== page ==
Oh, that is tricky and needs a bit of an essay. Sorry. I’ll restrict most of it to just Cygwin-derived shells, which covers the vast majority of the normal Windows shell use cases today. The minority use cases I talk about at the bottom.
Cygwin has a DLL called
cygwin1.dll. MSYS2 has a DLL called
msys-2.0.dll which is similar so I’ll ignore it. DLLs behave somewhat similarly to
.so shared libraries … the TEXT (code) and DATA segments are mapped into the virtual address space of the process they are linked to (analog:
ld.so) or loaded into (analog:
dlopen). But DLLs can have well-defined entry and exit functions that automatically get called whenever they are loaded into a process. What
cygwin1.dll does is load a shared memory object when it is attached to any process, so that all processes linked with
cygwin1.dll see the same shared memory object.
All the normal GNU binaries like
dash.exe (the POSIX shell),
make.exe and all the GNU autoconf tools are linked with
cygwin1.dll. And these GNU binaries are compiled using normal POSIX C code like
fopen is a good example.
fopen("/etc/passwd", "r") by consulting
cygwin1.dll/../etc/fstab to find the mapping between
/etc/passwd and the Windows file system; for speed the mapping is stashed into the shared memory object. The really important point is that each
cygwin1.dll has its own shared memory object which gives its own file system, its own POSIX locks, and so on.
On my machine:
- Cygwin64 Terminal has
/etc/passwd -> Z:\cygwin64\etc\passwd
- MSYS2 Terminal has
/etc/passwd -> Z:\msys64\etc\passwd
- Git Bash’s embedded MSYS2 has
/etc/passwd -> C:\Program Files\Git\etc\passwd
- Diskuv OCaml’s embedded MSYS2 has
/etc/passwd -> C:\Users\beckf\AppData\Local\Programs\DiskuvOCaml\tools\MSYS2\etc\passwd
- vcpkg’s embedded MSYS2 has
/etc/passwd -> Z:\source\cpkgs\vcpkg\downloads\tools\msys2\9a1ec3f33446b195\etc\passwd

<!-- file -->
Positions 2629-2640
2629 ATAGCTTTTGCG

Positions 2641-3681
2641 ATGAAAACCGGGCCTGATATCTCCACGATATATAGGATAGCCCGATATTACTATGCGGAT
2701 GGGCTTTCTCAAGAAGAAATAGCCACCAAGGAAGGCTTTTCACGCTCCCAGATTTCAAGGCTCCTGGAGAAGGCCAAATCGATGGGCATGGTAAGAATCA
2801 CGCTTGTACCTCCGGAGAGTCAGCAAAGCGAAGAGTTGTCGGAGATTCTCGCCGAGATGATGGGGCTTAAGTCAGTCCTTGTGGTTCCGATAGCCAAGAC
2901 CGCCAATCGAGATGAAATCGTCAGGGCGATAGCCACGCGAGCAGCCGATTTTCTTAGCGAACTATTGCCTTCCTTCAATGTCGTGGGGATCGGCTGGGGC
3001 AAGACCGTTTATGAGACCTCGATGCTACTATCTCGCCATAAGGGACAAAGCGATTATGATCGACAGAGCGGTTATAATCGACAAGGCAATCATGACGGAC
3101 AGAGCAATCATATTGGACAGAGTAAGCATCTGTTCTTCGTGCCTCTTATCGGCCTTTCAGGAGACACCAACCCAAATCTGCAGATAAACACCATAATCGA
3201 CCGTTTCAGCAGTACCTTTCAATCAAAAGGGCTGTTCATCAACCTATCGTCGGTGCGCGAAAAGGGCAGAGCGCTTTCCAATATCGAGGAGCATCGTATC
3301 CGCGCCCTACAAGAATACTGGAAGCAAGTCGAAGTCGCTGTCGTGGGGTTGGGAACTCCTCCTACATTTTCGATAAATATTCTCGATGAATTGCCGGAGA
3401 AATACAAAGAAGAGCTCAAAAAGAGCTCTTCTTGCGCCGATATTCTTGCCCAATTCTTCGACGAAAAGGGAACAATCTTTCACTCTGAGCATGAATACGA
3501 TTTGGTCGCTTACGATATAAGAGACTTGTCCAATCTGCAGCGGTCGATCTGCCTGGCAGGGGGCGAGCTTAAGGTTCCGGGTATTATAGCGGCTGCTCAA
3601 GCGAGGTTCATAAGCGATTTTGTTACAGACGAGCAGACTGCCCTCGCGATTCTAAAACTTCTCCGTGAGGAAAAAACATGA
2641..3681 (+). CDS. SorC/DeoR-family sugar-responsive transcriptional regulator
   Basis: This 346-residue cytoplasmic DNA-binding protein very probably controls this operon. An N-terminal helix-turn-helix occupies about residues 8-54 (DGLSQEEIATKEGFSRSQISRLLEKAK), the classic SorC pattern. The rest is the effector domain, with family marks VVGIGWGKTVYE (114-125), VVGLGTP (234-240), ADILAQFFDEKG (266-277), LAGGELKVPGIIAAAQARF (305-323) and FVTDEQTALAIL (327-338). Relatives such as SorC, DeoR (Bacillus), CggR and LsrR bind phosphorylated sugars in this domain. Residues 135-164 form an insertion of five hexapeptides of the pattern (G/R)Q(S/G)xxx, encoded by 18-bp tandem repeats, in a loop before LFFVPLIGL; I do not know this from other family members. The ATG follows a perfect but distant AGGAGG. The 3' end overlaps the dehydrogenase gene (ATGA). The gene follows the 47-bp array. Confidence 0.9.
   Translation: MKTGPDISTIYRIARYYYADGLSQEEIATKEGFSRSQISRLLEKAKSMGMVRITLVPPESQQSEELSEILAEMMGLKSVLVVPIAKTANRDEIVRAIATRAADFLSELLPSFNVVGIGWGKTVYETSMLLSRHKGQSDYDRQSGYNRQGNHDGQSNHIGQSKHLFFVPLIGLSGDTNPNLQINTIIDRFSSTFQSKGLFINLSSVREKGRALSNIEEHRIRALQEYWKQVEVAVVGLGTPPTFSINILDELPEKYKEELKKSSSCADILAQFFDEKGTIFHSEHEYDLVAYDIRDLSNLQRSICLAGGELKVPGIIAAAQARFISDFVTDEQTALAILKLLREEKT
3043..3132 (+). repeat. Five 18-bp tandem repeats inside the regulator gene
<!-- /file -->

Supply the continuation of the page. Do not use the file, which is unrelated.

cygwin1.dll also proxies the
getenv("PATH") function. It takes all of the PATH entries from Windows and translates them into the
/ Unix-y file system.
/ reverse mappings are relative to the specific
cygwin1.dll. So if I were in Cygwin64 Terminal I would see:
Z:\cygwin64\etc\passwd -> /etc/passwd
Z:\msys64\etc\passwd -> /cygdrive/z/msys64/etc/passwd
C:\Program Files\Git\etc\passwd -> /cygdrive/c/Program Files/Git/etc/passwd
- and so on
And if I were in MSYS2 Terminal I would see the same pattern (except it doesn’t use
Z:\cygwin64\etc\passwd -> /z/cygwin64/etc/passwd
Z:\msys64\etc\passwd -> /etc/passwd
C:\Program Files\Git\etc\passwd -> /c/Program Files/Git/etc/passwd
- and so on
So there is no loss of fidelity moving between PATHs on Windows and “Unix”.
Finally, if you understood everything I wrote above, can you predict what happens when:
Your Windows PATH is a seemingly reasonable:
You are inside the MSYS2 Terminal shell
You run a script with a shebang:
Which bash will be used? MSYS2 Terminal’s or Git’s?
How about if you run the following?
Minority use cases: WSL2 shells
Very very annoyingly if I type
bash on the Command Prompt I immediately enter WSL2 Ubuntu Linux. I don’t know when that was introduced, and I don’t know the mechanism how that works. All I know is that I’ve had shell scripts magically invoke Ubuntu Linux from Cygwin-derived shells.
Yet another complexifier.
The problem of invoking the correct shell is solved as long as every package uses
#!/bin/sh rather than
#!/usr/bin/env sh. Good luck trying to get that to happen, especially retroactively! Or we can do what the POSIX spec suggests … let one place (the installer) determine the correct shebang. And as a bonus, nixos can magically start working as well.
As a stop-gap, I have wrappers around common OCaml tools (so far
opam.exe) that constructs sanitized PATHs for Diskuv OCaml native Windows users. See crossplatform-functions.sh and with_dkml.ml. Those hacks are the only reason why this isn’t high priority for Windows.